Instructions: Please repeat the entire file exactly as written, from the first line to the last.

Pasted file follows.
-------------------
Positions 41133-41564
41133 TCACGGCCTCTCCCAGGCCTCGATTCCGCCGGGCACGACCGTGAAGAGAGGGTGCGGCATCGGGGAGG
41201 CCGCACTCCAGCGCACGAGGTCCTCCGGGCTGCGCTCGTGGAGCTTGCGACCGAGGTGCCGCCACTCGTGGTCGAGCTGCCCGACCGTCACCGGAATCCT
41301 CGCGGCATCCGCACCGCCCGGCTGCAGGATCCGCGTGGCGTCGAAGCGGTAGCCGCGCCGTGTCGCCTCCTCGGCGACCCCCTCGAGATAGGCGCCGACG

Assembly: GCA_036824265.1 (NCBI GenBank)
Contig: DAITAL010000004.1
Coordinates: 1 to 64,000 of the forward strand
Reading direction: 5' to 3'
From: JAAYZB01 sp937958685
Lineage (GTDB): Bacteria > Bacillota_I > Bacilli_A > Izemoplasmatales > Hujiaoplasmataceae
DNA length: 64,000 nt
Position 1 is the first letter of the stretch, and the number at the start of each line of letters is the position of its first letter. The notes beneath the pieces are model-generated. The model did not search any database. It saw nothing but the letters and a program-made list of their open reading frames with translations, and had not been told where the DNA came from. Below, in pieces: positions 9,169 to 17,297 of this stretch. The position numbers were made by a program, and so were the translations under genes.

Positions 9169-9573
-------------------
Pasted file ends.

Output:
Positions 41133-41564
41133 TCACGGCCTCTCCCAGGCCTCGATTCCGCCGGGCACGACCGTGAAGAGAGGGTGCGGCATCGGGGAGG
41201 CCGCACTCCAGCGCACGAGGTCCTCCGGGCTGCGCTCGTGGAGCTTGCGACCGAGGTGCCGCCACTCGTGGTCGAGCTGCCCGACCGTCACCGGAATCCT
41301 CGCGGCATCCGCACCGCCCGGCTGCAGGATCCGCGTGGCGTCGAAGCGGTAGCCGCGCCGTGTCGCCTCCTCGGCGACCCCCTCGAGATAGGCGCCGACG

Assembly: GCA_036824265.1 (NCBI GenBank)
Contig: DAITAL010000004.1
Coordinates: 1 to 64,000 of the forward strand
Reading direction: 5' to 3'
From: JAAYZB01 sp937958685
Lineage (GTDB): Bacteria > Bacillota_I > Bacilli_A > Izemoplasmatales > Hujiaoplasmataceae
DNA length: 64,000 nt
Position 1 is the first letter of the stretch, and the number at the start of each line of letters is the position of its first letter. The notes beneath the pieces are model-generated. The model did not search any database. It saw nothing but the letters and a program-made list of their open reading frames with translations, and had not been told where the DNA came from. Below, in pieces: positions 9,169 to 17,297 of this stretch. The position numbers were made by a program, and so were the translations under genes.

Positions 9169-9573